Building a Mobile-Friendly Blackboard Course: Part 2

In the first part of this blog post, we looked at:

  • Questions to consider when designing your course to be mobile-friendly
  • Communicating your expectations related to mobile access to your students
  • Building and organizing your course content so that it can be accessed from Blackboard’s mobile app

In this post, we’ll review a few more strategies for making your course content accessible to students on their mobile devices.

Audio and Video Considerations
The best and most mobile-friendly way to share videos with your students is through YouTube. You can often find existing, relevant content on YouTube that you can link to. If you tend to create your own videos, you can also upload them to YouTube. It is possible to restrict who can see your content on YouTube, so you don’t have to worry about it being accessible to the general public. Click here to see how to upload and change permissions for YouTube videos.

Once your video is up on YouTube, share it so that it is accessible to students on Internet browsers and on mobile devices. The best way to share your video in Blackboard is to add it as a web link from the Build Content menu. Note that the title of your content item is a link that students can click on. If you are used to embedding videos for your students, you can still do that in the text box underneath the web link. Sherri shows you how to embed videos in this video.

Adding both a web link and an embedded copy of the video will allow for a good viewing experience no matter what browser or device your students use to access your course.

This YouTube video is added to Blackboard as a web link and is also embedded.
This is how the YouTube video will appear in the Blackboard Mobile App.

If you do not want to use YouTube to host your video or if you are sharing audio-only files, you can upload these files directly to Blackboard. Your audio files should be saved as mp3 files and video files should be saved as mp4 files. These file types are the most likely to work across different types of devices. If your video is in a different file format, you may want to convert it. You can use a tool like AnyVideoConverter, which is free software that can convert audio and video files to mp3s and mp4s.

Once you have the file in the correct format, you can upload it to Blackboard using the Build Content button by clicking either the Audio or Video link. You can then browse your computer to find and upload your audio or video file and submit it to the course. The file will then be playable from within your Blackboard course, the mobile app, or students can download it to their local machine.

How MP4s uploaded to Blackboard will appear to students using the mobile app.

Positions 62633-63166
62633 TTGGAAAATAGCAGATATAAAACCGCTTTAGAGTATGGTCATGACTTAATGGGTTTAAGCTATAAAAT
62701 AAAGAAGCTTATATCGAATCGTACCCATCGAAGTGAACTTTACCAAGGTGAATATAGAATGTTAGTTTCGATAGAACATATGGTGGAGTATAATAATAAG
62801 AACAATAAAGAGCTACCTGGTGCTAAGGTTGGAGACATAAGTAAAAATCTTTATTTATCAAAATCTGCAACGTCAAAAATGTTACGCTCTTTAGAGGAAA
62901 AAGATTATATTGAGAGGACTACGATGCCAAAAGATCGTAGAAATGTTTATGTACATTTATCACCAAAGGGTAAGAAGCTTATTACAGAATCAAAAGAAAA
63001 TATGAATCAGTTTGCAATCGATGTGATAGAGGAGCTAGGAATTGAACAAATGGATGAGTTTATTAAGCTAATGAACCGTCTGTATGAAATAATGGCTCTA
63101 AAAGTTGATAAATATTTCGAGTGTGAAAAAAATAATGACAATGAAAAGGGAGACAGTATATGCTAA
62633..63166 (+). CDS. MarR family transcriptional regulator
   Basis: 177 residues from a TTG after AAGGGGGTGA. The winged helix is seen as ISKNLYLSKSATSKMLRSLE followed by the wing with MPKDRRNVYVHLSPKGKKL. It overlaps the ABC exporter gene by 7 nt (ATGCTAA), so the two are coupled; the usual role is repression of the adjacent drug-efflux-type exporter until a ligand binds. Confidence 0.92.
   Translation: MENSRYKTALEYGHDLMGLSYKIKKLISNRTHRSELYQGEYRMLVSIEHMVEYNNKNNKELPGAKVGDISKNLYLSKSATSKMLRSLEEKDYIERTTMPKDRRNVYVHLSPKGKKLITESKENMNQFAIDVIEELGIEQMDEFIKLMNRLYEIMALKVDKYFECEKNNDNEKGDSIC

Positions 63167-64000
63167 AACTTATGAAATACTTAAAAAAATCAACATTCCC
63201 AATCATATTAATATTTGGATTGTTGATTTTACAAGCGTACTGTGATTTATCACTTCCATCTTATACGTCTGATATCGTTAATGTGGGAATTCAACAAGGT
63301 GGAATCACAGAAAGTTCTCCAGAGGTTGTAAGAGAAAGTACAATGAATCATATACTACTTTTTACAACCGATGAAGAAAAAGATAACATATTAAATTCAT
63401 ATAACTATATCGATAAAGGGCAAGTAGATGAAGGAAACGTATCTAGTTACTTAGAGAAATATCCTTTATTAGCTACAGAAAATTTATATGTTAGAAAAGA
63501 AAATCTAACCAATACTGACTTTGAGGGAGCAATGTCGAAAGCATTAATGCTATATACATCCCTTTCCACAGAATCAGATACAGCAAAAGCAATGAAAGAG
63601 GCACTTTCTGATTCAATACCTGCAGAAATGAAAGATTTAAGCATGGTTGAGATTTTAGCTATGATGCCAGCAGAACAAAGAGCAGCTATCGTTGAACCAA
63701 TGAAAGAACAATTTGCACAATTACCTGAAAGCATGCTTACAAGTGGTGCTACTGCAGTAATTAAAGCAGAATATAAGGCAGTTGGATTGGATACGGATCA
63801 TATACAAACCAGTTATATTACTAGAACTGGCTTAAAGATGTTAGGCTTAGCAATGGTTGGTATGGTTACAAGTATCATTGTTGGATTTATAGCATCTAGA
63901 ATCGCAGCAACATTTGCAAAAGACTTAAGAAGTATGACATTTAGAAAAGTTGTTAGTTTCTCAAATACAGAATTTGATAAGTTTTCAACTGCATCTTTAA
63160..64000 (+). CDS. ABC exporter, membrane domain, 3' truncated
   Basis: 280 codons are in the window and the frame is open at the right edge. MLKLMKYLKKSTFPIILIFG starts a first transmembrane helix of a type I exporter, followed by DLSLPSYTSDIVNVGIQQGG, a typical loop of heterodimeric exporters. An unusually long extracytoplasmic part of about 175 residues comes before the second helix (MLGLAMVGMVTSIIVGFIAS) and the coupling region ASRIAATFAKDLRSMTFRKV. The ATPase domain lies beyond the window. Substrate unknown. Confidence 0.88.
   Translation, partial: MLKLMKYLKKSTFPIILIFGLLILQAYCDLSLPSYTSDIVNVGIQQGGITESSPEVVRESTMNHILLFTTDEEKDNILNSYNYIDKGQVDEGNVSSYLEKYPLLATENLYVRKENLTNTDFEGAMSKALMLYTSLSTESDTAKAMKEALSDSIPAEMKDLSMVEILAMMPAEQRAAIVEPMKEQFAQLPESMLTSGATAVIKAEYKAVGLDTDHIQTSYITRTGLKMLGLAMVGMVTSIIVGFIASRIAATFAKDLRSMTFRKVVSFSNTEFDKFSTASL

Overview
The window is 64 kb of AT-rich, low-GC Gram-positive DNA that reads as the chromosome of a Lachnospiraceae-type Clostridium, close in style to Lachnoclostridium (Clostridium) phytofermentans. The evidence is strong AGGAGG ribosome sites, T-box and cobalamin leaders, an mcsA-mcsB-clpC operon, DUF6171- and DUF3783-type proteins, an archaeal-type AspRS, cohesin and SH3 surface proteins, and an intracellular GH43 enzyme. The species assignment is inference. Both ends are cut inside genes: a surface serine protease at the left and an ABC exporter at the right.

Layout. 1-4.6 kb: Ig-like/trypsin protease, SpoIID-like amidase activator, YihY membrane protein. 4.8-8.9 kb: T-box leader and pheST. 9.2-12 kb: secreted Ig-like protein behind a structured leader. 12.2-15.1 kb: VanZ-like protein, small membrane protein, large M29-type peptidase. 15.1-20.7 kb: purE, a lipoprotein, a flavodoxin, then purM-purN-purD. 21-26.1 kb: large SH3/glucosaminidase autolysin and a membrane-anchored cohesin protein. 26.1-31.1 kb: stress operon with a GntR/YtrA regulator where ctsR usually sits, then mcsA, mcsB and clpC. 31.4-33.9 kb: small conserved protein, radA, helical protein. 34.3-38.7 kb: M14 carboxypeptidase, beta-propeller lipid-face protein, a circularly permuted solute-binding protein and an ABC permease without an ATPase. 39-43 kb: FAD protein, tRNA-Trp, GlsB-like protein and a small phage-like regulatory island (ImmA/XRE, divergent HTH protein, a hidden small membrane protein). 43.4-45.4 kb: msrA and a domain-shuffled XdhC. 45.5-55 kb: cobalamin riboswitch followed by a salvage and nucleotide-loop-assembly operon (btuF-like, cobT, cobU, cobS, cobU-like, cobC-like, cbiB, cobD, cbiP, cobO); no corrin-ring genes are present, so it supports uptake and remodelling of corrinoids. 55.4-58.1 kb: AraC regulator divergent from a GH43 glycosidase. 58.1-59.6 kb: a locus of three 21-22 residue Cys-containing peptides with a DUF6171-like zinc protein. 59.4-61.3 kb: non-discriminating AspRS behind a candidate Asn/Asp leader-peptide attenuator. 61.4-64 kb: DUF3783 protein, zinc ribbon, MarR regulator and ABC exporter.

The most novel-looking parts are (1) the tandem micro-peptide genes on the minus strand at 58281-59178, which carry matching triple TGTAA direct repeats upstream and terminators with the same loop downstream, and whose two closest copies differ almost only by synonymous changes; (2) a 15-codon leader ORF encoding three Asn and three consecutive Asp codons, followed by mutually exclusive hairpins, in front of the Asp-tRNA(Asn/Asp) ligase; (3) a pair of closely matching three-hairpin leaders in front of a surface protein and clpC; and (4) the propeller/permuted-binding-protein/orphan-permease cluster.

As mentioned in a previous blog post introducing the Blackboard app, the app allows students to take some types of tests on their mobile devices. You can use this feature to set up some low-stakes practice quizzes that students can use for self-study or that you can use to measure their comprehension following a reading or class session.

You can create these quizzes from within your Internet browser (note that you cannot create tests from within the app). Click the “Mobile Compatible Test” option under the Assessments button in Blackboard to begin creating quizzes that can be taken on mobile devices.

Mobile tests are best for short, low-stakes quizzes with multiple choice and true/false questions. The mobile app does not support open-ended questions, timed tests, tests with force completion, or randomized test items. Midterms, finals, essay tests, or other heavily weighted assessments are best completed from an Internet browser and from a stable Internet connection. You may want to discourage students from taking these types of tests from their mobile devices.

Dropbox Integration
Blackboard’s mobile app integrates Dropbox’s file storage service into various features. You can upload attachments to the blog, journal, and discussion tools from your Dropbox account if you have the Dropbox app on your mobile device. You can also save files that others upload to your Dropbox account to store and access them later. The mobile app allows students to easily add any files that you upload to Blackboard to their own Dropbox accounts if they have them.

While you and your students certainly do not need a Dropbox account or the Dropbox app to use Blackboard’s mobile app, you may find it helpful for storing files and uploading them on the go.

Example of a Mobile-Friendly Blackboard Course

If you would like to see examples of how mobile-friendly content and tools can be set up in a Blackboard course, email Jessica. I can enroll you in the Mobile-Friendly Demo course in Blackboard so that you can review various types of content using your Internet browser. If you have the app, you can explore the course on a mobile device as well.

Do you have possible uses for the mobile app to share or have you found other benefits to using the app? Email us or let us know in the blog comments!